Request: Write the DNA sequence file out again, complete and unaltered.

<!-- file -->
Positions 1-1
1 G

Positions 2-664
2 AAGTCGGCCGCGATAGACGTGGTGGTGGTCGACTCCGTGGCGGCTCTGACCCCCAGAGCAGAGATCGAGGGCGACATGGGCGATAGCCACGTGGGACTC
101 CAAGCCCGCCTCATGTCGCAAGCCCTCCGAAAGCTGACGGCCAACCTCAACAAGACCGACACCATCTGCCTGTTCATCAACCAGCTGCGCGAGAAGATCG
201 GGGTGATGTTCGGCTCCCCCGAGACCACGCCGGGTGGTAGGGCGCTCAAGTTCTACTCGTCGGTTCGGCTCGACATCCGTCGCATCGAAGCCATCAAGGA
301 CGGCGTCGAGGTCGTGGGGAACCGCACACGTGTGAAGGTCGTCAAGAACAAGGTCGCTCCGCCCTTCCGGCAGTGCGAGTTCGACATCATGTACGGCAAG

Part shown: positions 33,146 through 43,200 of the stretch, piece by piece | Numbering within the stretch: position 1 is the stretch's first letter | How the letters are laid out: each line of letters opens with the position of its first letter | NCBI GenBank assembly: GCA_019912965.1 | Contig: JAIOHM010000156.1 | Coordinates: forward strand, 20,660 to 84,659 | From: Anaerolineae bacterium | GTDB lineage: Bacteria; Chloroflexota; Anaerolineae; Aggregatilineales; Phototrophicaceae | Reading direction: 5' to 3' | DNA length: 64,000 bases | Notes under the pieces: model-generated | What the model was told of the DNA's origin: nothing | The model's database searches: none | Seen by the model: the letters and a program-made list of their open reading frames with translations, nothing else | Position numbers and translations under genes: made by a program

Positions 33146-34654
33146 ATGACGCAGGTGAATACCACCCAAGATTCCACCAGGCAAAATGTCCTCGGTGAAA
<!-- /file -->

Positions 1-1
1 G

Positions 2-664
2 AAGTCGGCCGCGATAGACGTGGTGGTGGTCGACTCCGTGGCGGCTCTGACCCCCAGAGCAGAGATCGAGGGCGACATGGGCGATAGCCACGTGGGACTC
101 CAAGCCCGCCTCATGTCGCAAGCCCTCCGAAAGCTGACGGCCAACCTCAACAAGACCGACACCATCTGCCTGTTCATCAACCAGCTGCGCGAGAAGATCG
201 GGGTGATGTTCGGCTCCCCCGAGACCACGCCGGGTGGTAGGGCGCTCAAGTTCTACTCGTCGGTTCGGCTCGACATCCGTCGCATCGAAGCCATCAAGGA
301 CGGCGTCGAGGTCGTGGGGAACCGCACACGTGTGAAGGTCGTCAAGAACAAGGTCGCTCCGCCCTTCCGGCAGTGCGAGTTCGACATCATGTACGGCAAG

Part shown: positions 33,146 through 43,200 of the stretch, piece by piece | Numbering within the stretch: position 1 is the stretch's first letter | How the letters are laid out: each line of letters opens with the position of its first letter | NCBI GenBank assembly: GCA_019912965.1 | Contig: JAIOHM010000156.1 | Coordinates: forward strand, 20,660 to 84,659 | From: Anaerolineae bacterium | GTDB lineage: Bacteria; Chloroflexota; Anaerolineae; Aggregatilineales; Phototrophicaceae | Reading direction: 5' to 3' | DNA length: 64,000 bases | Notes under the pieces: model-generated | What the model was told of the DNA's origin: nothing | The model's database searches: none | Seen by the model: the letters and a program-made list of their open reading frames with translations, nothing else | Position numbers and translations under genes: made by a program

Positions 33146-34654
33146 ATGACGCAGGTGAATACCACCCAAGATTCCACCAGGCAAAATGTCCTCGGTGAAA